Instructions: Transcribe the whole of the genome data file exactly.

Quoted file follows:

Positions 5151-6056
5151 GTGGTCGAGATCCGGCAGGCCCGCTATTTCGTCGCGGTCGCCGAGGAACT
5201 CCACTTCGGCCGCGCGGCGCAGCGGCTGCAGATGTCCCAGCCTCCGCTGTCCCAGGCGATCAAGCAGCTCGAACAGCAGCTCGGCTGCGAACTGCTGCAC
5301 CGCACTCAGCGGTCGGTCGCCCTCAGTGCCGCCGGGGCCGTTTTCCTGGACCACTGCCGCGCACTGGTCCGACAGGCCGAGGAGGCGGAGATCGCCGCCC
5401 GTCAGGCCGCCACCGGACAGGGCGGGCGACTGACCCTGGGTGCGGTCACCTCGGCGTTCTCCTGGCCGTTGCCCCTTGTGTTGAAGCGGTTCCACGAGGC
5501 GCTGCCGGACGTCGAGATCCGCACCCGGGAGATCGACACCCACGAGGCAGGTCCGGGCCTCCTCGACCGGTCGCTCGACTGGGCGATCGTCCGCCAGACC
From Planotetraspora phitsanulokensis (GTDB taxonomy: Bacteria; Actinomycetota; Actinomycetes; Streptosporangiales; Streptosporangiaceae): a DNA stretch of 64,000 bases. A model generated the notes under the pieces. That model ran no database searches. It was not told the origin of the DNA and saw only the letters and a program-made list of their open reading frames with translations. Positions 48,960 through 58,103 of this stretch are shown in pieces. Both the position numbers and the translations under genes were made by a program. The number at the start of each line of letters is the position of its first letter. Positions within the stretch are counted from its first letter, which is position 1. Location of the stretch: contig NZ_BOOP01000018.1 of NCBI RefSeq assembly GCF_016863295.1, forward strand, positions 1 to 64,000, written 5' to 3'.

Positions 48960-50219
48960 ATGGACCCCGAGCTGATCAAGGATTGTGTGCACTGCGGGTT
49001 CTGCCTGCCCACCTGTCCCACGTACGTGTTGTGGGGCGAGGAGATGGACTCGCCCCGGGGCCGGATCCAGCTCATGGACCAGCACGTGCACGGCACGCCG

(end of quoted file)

Positions 5151-6056
5151 GTGGTCGAGATCCGGCAGGCCCGCTATTTCGTCGCGGTCGCCGAGGAACT
5201 CCACTTCGGCCGCGCGGCGCAGCGGCTGCAGATGTCCCAGCCTCCGCTGTCCCAGGCGATCAAGCAGCTCGAACAGCAGCTCGGCTGCGAACTGCTGCAC
5301 CGCACTCAGCGGTCGGTCGCCCTCAGTGCCGCCGGGGCCGTTTTCCTGGACCACTGCCGCGCACTGGTCCGACAGGCCGAGGAGGCGGAGATCGCCGCCC
5401 GTCAGGCCGCCACCGGACAGGGCGGGCGACTGACCCTGGGTGCGGTCACCTCGGCGTTCTCCTGGCCGTTGCCCCTTGTGTTGAAGCGGTTCCACGAGGC
5501 GCTGCCGGACGTCGAGATCCGCACCCGGGAGATCGACACCCACGAGGCAGGTCCGGGCCTCCTCGACCGGTCGCTCGACTGGGCGATCGTCCGCCAGACC
From Planotetraspora phitsanulokensis (GTDB taxonomy: Bacteria; Actinomycetota; Actinomycetes; Streptosporangiales; Streptosporangiaceae): a DNA stretch of 64,000 bases. A model generated the notes under the pieces. That model ran no database searches. It was not told the origin of the DNA and saw only the letters and a program-made list of their open reading frames with translations. Positions 48,960 through 58,103 of this stretch are shown in pieces. Both the position numbers and the translations under genes were made by a program. The number at the start of each line of letters is the position of its first letter. Positions within the stretch are counted from its first letter, which is position 1. Location of the stretch: contig NZ_BOOP01000018.1 of NCBI RefSeq assembly GCF_016863295.1, forward strand, positions 1 to 64,000, written 5' to 3'.

Positions 48960-50219
48960 ATGGACCCCGAGCTGATCAAGGATTGTGTGCACTGCGGGTT
49001 CTGCCTGCCCACCTGTCCCACGTACGTGTTGTGGGGCGAGGAGATGGACTCGCCCCGGGGCCGGATCCAGCTCATGGACCAGCACGTGCACGGCACGCCG